Farmer's City Wife said...

That IS a blessing. Smaller communities seem closer than mega-parishes. When you have 5-10,000 families in a parish, it's hard to foster community (or easier to be anonymous).

I love the Fathers of Mercy!

Farmer's City Wife said...

That's why friends like you are good to have :).

Jen said...

We just moved, so sad to say we don't have many friends at all.  My lifeline (or lifelineS in this case) are the blogs of other Catholic ladies through which we can encourage and support each other.  I hope to meet other Catholics in this area over time... although I'm pretty busy with my little family (including new baby) right now, so there's not much chance to get out yet.  Thank goodness for the internet!

Farmer's City Wife said...

Congratulations on the newest addition to your growing family!! Hope you meet some great Catholic gals soon :-D.

Masha said...

Friends who agree with me..hmm. Generally I’m happy just finding friends who can disagree well, and those with whom I’ve at least something in common, but that could be anything from high-school memories to a shared pursuit of natural living. Ideally, an abundance of shared passions would meld together with a deep commitment to Catholicism, a lovely personality, and the time and nearness to develop a true , lasting friendship. That has happened occasionally, to varying degrees. I married the only friend who fully fit that profile though ;), and so I primarily seek out other close friends based on how well I feel we get on as people. Often, I’m most refreshed by my friendships with ‘surprise’ friends - those whose beliefs conflict with my own but whose personalities meld perfectly. I think of them as similar to those atheistic authors I love - Camus, Joyce, Hemingway - who nevertheless capture something of the Catholic imagination in the lives they create.

Anne said...

Since moving to Seattle a year ago my husband and I decided to start something we have long been searching for: a small prayer community.  I wanted a group from our parish that met periodically, shared our lives, walked our faith, and provided a smaller setting for fellowship than the larger church.  But how to do this?  Post an ad in the bulletin?  At the risk of sounding like a snob :) I ended up choosing two moms from the parish moms group that I had gotten to know and asked them about (over morning coffee) starting something like this.  The result has been phenomenal.  The three families (including 7 kids) meet once a month on a Sunday evening, rotating whose house we are at.  The host family provides the main dish and loosely a topic for the evening.  We have a babysitter come for the first hour or so to entertain the kids while us adults have time to share, read Scripture, give prayer intentions, and discuss a spiritual topic led by the host couple.  Then we invite the kids in for songs and prayer intentions.  Then we EAT :) and enjoy eachother's company.  This group has truly been a blessing in our lives and each month when we meet I am reminded that God directed our steps to this place.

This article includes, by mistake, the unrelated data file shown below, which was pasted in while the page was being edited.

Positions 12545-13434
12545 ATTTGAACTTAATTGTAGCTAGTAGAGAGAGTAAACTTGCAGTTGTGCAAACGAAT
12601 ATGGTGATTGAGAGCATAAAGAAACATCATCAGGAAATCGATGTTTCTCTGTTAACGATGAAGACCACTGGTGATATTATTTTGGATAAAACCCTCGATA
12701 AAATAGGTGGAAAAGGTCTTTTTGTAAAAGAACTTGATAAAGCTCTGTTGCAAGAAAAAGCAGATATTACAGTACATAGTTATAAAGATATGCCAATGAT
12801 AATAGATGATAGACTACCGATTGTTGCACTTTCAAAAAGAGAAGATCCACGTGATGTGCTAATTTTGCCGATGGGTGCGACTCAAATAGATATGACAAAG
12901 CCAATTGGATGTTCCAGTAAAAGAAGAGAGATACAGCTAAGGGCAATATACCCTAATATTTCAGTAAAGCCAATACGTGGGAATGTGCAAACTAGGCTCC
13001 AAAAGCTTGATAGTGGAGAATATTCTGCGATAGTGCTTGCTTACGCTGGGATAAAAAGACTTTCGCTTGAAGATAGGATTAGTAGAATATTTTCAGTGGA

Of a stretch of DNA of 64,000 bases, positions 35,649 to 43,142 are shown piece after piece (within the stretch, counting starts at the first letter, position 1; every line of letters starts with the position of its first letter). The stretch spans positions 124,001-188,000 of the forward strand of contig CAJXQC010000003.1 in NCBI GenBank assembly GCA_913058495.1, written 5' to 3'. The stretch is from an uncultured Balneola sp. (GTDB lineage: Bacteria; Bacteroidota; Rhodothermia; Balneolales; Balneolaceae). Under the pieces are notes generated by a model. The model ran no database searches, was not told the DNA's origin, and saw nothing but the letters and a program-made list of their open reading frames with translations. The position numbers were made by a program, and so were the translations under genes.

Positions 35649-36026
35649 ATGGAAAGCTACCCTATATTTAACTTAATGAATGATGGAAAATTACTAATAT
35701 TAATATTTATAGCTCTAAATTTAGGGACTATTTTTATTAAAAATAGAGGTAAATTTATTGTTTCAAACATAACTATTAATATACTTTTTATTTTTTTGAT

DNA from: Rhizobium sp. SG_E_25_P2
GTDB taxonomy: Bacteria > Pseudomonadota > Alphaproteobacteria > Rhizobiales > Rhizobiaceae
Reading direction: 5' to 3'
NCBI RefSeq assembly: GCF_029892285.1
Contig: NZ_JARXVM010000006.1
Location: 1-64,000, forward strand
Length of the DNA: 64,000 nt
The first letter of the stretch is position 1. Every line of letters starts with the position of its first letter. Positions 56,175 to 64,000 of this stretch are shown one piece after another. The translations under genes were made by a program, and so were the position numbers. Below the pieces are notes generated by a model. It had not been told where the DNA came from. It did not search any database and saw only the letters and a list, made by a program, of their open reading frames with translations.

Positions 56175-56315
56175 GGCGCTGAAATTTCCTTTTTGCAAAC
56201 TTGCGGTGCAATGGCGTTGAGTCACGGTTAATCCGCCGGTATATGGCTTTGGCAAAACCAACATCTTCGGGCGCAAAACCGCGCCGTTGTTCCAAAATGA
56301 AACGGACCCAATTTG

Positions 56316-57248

Farmer's City Wife said...

Yeah... I guess I'm not in it for friends who parrot back to me what I want to hear (insofar as they agree with everything), but ones whom I can share the love of the truth with :).
I hear ya on the authors!

Farmer's City Wife said...

Oh Anne, what a LOVELY setup! Now you've got my wheels turning :).